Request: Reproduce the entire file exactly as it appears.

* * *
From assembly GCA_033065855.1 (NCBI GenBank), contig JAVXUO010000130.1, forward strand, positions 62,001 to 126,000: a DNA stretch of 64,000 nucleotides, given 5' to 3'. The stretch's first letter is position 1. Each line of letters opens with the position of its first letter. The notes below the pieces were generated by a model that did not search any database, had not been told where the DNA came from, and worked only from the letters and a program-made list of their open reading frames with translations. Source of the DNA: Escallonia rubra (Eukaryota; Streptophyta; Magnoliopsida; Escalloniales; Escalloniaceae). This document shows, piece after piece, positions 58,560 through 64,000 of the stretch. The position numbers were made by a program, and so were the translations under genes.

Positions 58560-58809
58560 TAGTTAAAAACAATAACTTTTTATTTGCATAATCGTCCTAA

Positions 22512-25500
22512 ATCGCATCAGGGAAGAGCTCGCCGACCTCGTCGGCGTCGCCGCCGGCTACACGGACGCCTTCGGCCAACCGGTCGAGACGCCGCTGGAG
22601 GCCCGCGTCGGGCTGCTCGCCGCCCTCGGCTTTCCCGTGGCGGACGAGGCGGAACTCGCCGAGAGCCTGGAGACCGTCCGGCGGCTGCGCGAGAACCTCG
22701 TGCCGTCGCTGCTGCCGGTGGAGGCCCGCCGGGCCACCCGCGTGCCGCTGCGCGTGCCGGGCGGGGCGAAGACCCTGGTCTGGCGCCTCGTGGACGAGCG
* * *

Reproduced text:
From assembly GCA_033065855.1 (NCBI GenBank), contig JAVXUO010000130.1, forward strand, positions 62,001 to 126,000: a DNA stretch of 64,000 nucleotides, given 5' to 3'. The stretch's first letter is position 1. Each line of letters opens with the position of its first letter. The notes below the pieces were generated by a model that did not search any database, had not been told where the DNA came from, and worked only from the letters and a program-made list of their open reading frames with translations. Source of the DNA: Escallonia rubra (Eukaryota; Streptophyta; Magnoliopsida; Escalloniales; Escalloniaceae). This document shows, piece after piece, positions 58,560 through 64,000 of the stretch. The position numbers were made by a program, and so were the translations under genes.

Positions 58560-58809
58560 TAGTTAAAAACAATAACTTTTTATTTGCATAATCGTCCTAA

Positions 22512-25500
22512 ATCGCATCAGGGAAGAGCTCGCCGACCTCGTCGGCGTCGCCGCCGGCTACACGGACGCCTTCGGCCAACCGGTCGAGACGCCGCTGGAG
22601 GCCCGCGTCGGGCTGCTCGCCGCCCTCGGCTTTCCCGTGGCGGACGAGGCGGAACTCGCCGAGAGCCTGGAGACCGTCCGGCGGCTGCGCGAGAACCTCG
22701 TGCCGTCGCTGCTGCCGGTGGAGGCCCGCCGGGCCACCCGCGTGCCGCTGCGCGTGCCGGGCGGGGCGAAGACCCTGGTCTGGCGCCTCGTGGACGAGCG